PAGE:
What about Considerability? According to the law, intent to kill is forbidden and premature delivery need not involve that. Indeed, the same procedure could be chosen to facilitate a stillborn birth. Likewise, induction of labor acts directly upon the pregnant patient’s reproductive organs, not on the body of the fetus. Thus, it is “neutral” in the sense Considerability requires.

To be sure, how far Double Effect’s framework can be extended is a difficult question. For example, it does not seem that crushing a fetus’s skull could satisfy Considerability or Pure Intention. Nonetheless, some staunchly pro-life thinkers  would have counseled the missionary doctor to “alter the child’s physical dimensions and remove him or her” (allegedly satisfying Considerability) without intending death, arguing that death plays no role in causing life-saving delivery (allegedly satisfying Pure Intention). These thinkers represent what is called the New Natural Law Theory in Catholic bioethics and public affairs. Supreme Court Justice Neil Gorsuch trained under one of these thinkers, John Finnis, and his book on assisted suicide draws upon Finnis’ theory of intention. One of Supreme Court Justice Samuel Alito’s former clerks, Sherif Girgis, also defends this type of craniotomy as permissible by way of Double Effect. He writes:

[New Natural Law] theorists hold that in the consensus cases, involving uterine cancer and ectopic pregnancy, the child’s death can be a side effect of the procedure, rather than a means, because his death is not pursued as contributing anything at all to the agent’s end of saving the mother’s life. But the same can hold in craniotomy, where an unborn child’s head is too large for the birth canal and must be crushed and removed before it causes the mother to die. The same is also true in “physical incapacity” cases [a technical name for cases like Weller’s], where a child is removed before he can survive on his own, because the mother’s physical condition makes continued pregnancy an immediate lethal threat. Again, the goal in both craniotomy and physical incapacity cases is to save the mother’s life, and it is the child’s removal and not his death that contributes to that end (Girgis 2013, p. 235).

This is not to say that Double Effect reasoning informed Justice Alito’s opinion in Dobbs v. Jackson Women’s Health Organization, the Texas fetal heartbeat legislation, or Justice Gorsuch’s interpretation of constitutional law. Far from it. It does mean, however, that it is a seriously considered view held by influential leaders in the pro-life movement.

Many will find this view hard to accept, and so laws making provisions for abortion in medical emergencies are needed. Laws lacking provision for medical emergencies risk criminalizing the actions taken by the medical missionary. Even so, if supporters of exceptionless anti-abortion laws can accept what the missionary doctor did with Double Effect reasoning, then they must accept the inducement of labor as soon as the treating team diagnoses the rupture of membranes in a pregnancy like Weller’s. There is no need to delay inducing labor to satisfy the meaning of medical emergency because an abortion—defined as an act intended to secure the death of the fetus—is not performed.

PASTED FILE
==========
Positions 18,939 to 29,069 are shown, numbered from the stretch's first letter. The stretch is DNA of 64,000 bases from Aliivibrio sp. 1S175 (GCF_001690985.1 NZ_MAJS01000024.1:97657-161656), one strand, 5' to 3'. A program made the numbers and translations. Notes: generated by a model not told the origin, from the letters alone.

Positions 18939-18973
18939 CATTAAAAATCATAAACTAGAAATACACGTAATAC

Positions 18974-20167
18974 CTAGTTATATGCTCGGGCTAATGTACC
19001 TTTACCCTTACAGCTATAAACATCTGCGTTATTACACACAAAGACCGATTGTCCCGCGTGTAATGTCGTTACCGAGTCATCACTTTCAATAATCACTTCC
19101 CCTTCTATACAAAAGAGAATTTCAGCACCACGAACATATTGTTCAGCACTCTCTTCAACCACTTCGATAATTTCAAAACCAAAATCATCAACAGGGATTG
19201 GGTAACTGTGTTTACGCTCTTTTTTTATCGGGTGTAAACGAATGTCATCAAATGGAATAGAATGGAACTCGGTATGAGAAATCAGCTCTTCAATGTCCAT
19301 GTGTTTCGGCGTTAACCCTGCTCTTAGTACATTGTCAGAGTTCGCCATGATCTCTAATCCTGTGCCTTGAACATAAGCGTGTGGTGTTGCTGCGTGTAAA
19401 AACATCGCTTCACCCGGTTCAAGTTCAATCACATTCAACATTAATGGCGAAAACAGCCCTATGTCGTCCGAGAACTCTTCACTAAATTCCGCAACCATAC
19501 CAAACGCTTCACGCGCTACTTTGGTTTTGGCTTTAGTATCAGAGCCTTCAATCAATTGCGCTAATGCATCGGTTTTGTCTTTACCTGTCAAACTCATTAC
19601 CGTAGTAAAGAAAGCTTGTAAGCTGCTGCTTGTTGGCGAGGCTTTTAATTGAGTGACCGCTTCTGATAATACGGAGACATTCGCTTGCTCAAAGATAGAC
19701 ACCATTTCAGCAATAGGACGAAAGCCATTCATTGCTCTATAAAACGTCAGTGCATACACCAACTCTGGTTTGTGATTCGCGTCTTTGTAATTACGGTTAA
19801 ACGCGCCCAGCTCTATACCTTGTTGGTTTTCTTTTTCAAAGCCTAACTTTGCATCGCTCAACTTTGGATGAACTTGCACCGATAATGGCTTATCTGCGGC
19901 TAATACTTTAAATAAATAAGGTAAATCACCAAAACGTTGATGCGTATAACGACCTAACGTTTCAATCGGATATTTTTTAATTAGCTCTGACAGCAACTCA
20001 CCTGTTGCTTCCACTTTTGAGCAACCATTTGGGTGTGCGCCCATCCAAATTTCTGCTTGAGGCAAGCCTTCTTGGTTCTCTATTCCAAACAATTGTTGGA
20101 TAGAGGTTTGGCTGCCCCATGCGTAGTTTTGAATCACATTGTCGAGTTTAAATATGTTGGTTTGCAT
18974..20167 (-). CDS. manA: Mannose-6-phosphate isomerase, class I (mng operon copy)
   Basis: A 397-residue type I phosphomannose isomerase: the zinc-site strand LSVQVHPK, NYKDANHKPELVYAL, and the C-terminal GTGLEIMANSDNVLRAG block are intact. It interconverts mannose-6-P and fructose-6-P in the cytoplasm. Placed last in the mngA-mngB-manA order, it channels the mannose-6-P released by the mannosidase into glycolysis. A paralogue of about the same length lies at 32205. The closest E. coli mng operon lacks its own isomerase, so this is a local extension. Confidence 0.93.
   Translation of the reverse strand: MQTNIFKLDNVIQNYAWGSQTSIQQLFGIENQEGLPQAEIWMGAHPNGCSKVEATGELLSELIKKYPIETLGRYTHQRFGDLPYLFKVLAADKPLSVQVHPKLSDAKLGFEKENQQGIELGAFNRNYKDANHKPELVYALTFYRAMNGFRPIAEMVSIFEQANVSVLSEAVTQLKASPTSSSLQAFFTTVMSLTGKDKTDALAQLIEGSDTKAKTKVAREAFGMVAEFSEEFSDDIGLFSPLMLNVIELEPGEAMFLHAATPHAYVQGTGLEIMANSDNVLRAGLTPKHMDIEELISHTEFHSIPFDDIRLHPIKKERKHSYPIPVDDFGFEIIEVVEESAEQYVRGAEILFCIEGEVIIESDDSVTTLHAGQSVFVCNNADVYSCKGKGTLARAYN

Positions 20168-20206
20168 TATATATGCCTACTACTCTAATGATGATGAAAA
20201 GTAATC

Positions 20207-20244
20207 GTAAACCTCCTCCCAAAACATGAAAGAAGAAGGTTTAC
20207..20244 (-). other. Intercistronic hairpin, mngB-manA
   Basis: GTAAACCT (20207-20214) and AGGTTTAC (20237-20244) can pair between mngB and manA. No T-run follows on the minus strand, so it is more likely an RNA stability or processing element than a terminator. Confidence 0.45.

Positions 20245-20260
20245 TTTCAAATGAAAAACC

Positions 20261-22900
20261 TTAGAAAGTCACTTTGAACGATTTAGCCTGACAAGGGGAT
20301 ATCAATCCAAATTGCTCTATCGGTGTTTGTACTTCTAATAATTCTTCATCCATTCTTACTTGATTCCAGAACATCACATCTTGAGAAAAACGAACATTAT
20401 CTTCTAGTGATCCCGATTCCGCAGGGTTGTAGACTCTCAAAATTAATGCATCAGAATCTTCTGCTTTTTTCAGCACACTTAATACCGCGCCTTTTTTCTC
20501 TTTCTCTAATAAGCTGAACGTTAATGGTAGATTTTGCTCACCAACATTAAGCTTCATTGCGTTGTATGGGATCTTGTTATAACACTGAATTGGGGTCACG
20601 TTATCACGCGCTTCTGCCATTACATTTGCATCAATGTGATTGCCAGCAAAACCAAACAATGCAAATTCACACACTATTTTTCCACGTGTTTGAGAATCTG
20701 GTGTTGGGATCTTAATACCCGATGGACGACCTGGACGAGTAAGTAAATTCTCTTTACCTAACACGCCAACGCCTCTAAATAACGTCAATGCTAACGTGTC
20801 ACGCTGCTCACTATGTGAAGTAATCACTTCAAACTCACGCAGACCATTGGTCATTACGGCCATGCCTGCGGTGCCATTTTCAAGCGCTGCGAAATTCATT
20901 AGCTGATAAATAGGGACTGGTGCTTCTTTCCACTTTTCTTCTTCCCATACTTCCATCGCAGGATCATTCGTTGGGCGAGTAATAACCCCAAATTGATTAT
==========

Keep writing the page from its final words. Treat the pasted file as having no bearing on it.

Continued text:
It’s reasonable for the doctors and lawyers involved in cases like these to be skeptical of this analysis, especially in the light of legislation that makes for easy prosecution and hard punishment. No one wants to be the test case to determine if it is legally sound. Nonetheless, there is reason to think that skepticism may be misplaced. In response to the Weller case, officials representing Texas Right to Life and the Charles Lozier Institute agreed that premature induction of labor would have been consistent with Texas law. Others, representing the Catholic moral tradition, responded to the missionary doctor, saying his case was easily resolvable with Double Effect, something that could have been learned in “Medical ethics 101.”

Whether approaches like premature delivery could become standard practice is another matter. Medical professionals will be concerned with the enumerable ways pregnancies can go wrong and they need clarity on what constitutes exceptions for medical emergencies so that they can be protected from liability. But premature delivery methods may be worth a second look because they would (1) be consistent with exceptionless laws, (2) empower physicians to act decisively on behalf of their patients, and (3) perhaps provide opportunities for closure in tragic situations where the child was wanted. Expectant parents would not need to consent to the killing of their unborn child and, depending on the circumstances, they might have a chance to benefit from perinatal hospice care.

In short, medical professionals who work in the acute care setting and their supporting institutions should consider dusting off Double Effect reasoning to better serve their patients if they work in jurisdictions that restrict abortion. The alternatives, given the legal landscape, are surely worse.

Adam Omelianchuck, PhD, is an assistant professor in the Center for Medical Ethics and Health Policy at Baylor College of Medicine. He expresses gratitude to the editor for updating him with the most current information about the legal dispute over the Biden Administration’s EMTALA guidance. @AdamOmelianchuk